LOS ANGELES — Researchers have decided to hand the city of Los Angeles a list of older concrete buildings, some of which may be prone to collapse during a strong earthquake.

An estimated 75 of the 1,500 concrete buildings around Los Angeles County identified by a team led by the University of California, Berkeley, could topple during violent shaking, the Los Angeles Times, reported Saturday.

The announcement Friday, on the 20th anniversary of the Northridge quake, which killed 57 people, will help the city determine which buildings are at risk and take steps to retrofit them.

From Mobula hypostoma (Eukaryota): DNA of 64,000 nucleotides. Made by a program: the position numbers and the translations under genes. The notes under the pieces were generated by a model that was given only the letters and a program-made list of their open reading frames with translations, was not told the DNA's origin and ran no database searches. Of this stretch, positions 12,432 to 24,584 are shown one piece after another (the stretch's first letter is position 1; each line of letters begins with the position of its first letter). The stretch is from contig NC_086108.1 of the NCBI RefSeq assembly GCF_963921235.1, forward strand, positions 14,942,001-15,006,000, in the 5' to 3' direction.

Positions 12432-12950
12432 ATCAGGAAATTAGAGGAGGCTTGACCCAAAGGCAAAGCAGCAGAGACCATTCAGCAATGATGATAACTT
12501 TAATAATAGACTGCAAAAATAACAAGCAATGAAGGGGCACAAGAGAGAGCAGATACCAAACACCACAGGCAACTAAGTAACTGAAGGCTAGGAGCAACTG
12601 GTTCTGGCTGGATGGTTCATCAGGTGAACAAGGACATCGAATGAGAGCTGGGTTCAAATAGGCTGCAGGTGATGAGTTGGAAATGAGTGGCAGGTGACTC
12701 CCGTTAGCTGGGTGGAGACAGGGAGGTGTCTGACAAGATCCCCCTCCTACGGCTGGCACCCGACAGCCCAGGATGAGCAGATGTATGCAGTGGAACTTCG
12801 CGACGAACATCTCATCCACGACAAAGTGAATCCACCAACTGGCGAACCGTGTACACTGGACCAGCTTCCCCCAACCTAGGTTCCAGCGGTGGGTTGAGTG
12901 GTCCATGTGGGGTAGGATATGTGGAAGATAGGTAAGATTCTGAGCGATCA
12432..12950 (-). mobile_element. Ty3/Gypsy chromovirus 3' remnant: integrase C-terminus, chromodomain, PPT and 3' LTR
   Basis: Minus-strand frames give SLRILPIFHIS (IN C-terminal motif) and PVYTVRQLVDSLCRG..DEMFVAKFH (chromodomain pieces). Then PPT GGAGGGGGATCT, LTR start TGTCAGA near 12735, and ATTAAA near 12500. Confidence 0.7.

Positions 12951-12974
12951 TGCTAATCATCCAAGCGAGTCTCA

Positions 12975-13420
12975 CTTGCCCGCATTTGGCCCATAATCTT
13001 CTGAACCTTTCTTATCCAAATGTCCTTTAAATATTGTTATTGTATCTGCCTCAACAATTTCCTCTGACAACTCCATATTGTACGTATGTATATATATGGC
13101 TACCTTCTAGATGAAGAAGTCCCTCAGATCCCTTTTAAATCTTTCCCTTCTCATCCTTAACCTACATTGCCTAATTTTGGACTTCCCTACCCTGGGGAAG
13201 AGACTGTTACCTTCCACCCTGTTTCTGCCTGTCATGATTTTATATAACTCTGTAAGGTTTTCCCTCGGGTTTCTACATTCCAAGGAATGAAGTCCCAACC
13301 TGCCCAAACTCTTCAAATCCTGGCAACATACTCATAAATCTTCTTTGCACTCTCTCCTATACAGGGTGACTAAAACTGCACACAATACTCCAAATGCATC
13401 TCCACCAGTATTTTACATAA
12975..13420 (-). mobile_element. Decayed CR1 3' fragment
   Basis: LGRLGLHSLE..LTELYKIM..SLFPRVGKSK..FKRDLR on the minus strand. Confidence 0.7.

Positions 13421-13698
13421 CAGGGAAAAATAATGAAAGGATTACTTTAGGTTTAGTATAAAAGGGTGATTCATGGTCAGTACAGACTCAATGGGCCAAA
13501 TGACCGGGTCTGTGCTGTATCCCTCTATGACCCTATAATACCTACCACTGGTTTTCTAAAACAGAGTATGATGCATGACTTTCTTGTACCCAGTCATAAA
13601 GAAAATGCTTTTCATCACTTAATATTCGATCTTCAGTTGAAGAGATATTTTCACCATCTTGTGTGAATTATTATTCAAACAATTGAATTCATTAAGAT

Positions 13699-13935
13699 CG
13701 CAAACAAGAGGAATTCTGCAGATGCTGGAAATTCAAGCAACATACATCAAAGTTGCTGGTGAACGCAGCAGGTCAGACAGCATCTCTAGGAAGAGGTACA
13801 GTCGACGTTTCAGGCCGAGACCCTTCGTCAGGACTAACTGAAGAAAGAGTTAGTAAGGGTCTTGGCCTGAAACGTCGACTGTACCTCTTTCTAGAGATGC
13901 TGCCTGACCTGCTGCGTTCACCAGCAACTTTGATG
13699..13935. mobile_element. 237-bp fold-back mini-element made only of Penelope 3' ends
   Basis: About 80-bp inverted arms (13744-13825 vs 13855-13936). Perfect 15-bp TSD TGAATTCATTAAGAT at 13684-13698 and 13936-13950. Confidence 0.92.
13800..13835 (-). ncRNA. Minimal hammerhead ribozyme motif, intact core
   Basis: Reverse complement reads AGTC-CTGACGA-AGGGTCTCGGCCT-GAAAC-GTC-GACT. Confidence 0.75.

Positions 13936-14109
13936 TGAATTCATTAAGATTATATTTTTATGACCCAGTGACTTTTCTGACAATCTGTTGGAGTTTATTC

City officials have known about the potential dangers of concrete buildings for more than 40 years, but have not forced owners to strengthen them. Such buildings may be vulnerable during a quake because they don’t always contain enough steel reinforcing bars.

Researchers were initially reluctant to share their database because of fears of being sued by property owners. But they changed their minds after completing the federally funded project.

“We would like to be helpful to the city, to help them move forward” on this issue, UC Berkeley engineering professor Jack Moehle told the Times.

He said the handoff would occur next week. Buildings on the list were built before 1980 and researchers stressed that not all are considered dangerous.